Consumer buying behavior: How grocery stores can tap big data to meet shopper demand
It's no secret that online shopping continues to redefine consumer buying behavior. While supermarkets have been late to the online party, that's now changing rapidly.
Last month, Target began testing a same-day grocery delivery service with Instacart. Meanwhile, Amazon has been piloting AmazonFresh groceries in select markets to gauge consumer buying behavior, while also testing consumers' appetite for innovations such as Amazon Dash, a Wi-Fi connected device that allows shoppers to order products with a click of a button.
By definition, groceries are a complex business, as food is perishable and storage logistics are complex. However, food is also a high-frequency purchase that's largely insulated from economic downturns. As competition heats up in the grocery aisle, big data is gaining traction as the tool supermarkets need to counter rivals and remain profitable.
These days, retailers can access data on product demand levels on a minute-to-minute basis across their fleet of stores. However, many grocers are still in the infancy stage when it comes to analyzing and monetizing the massive amounts of big data available. This leads to stocking shortfalls, such as assessing product demand based solely on historical data. It can also results in misguided marketing efforts: If a consumer bought ketchup on Saturday, an email coupon for it on Sunday is ill-timed and creates little value for the shopper.
This is where data from store loyalty programs and credit card purchases can come in handy. This information can be used to anticipate shoppers' needs ahead of time. For instance, grocers can use data analytics to determine how often shoppers buy milk, condiments or other products, and then send each household coupons based on their specific purchasing habits.
"You come up with a strong list of 20 items per household that you think they're likely to buy," Sylvain Perrier, president and CEO of Mercatus Technologies, told Marketing Magazine. "On the day the flyer comes out, you send those households a nice email listing those top 20 products, telling them they're on sale at their favorite store."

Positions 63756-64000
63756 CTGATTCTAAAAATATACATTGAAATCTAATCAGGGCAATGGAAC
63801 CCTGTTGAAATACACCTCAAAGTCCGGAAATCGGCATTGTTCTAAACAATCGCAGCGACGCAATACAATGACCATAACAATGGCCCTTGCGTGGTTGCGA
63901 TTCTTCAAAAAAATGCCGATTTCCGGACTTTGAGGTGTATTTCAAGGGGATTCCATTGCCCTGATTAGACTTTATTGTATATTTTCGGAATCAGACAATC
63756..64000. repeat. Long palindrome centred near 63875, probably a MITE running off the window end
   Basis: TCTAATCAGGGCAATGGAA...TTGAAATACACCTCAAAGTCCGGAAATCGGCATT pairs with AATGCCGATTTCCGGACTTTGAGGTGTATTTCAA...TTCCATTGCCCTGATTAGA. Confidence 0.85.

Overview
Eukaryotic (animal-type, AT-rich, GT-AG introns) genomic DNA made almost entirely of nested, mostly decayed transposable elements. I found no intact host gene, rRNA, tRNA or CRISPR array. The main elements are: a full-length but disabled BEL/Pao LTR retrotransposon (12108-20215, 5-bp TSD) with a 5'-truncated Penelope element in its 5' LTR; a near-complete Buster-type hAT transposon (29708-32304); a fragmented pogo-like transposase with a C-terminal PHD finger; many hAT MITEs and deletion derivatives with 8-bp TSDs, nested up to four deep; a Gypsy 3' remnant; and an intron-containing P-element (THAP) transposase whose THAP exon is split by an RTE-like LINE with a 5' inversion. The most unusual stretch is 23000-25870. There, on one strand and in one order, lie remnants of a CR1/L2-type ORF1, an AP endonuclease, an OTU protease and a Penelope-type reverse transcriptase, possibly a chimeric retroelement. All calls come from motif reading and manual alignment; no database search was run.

Enhancing in-store stock management
Perishable groceries such as meat, dairy and seafood call for accurate inventory management, often on an hourly basis. Customer analytics and forecasting tools can help grocers fine-tune their stock levels by evaluating consumer buying behavior and product demand from multiple perspectives and scenarios.
For instance, grocers may want to monitor cycles like when purchases spike for a particular food, buying patterns during sales events, when store traffic peaks or holiday-inspired purchases. According to a report from Manthan, this strategy worked for U.K. grocer Waitrose: Deeper insight into consumer buying behavior and demand patterns via advanced customer analytics and forecasting tools helped the supermarket chain "maintain optimized stocks, achieve faster turn-rates and reduce wastage on their perishables."
Concurrently, retailers can use these strategies to more nimbly adjust their inventory levels and maximize high-purchase items and hot sellers.
Leveraging predictive analytics
Amazon pioneered product recommendation engines: the "if you bought that, you might like this" innovation. This game-changing online shopping feature reflects the retailer's savvy analysis of consumers' shopping baskets.
Recommendation engines are designed to help shoppers discover products they weren't searching for but would be inclined to buy. Today, brick-and-mortar grocers are increasingly tapping the overarching technology behind recommendation engines: predictive analytics. This type of analysis forecasts future trends based on present and past data, and it can help supermarkets boost business. A data-driven, holistic evaluation of "buying triggers," such as seasonality, weather, inventory and promotions, is increasingly informing supermarkets' product mix, sales forecasts and marketing plans, according to a report from Express Analytics.
According to Progressive Grocer, supermarket Ahold USA used predictive analytics to guide its manufacturing and promotional strategies. The company banked on the steady growth of pedometers due to an increased interest in fitness and the emergence of wearable technology. Paul Scorza, CIO of the grocery chain, noted that the predictions to date had been very accurate.
Equipped with these data-driven tools, supermarkets can better identify what products shoppers want today and what they'll be searching for tomorrow, and this knowledge will help them remain competitive for years to come. Connect with big data professionals via IBM's Consumer Products Industry Solutions Page to learn how.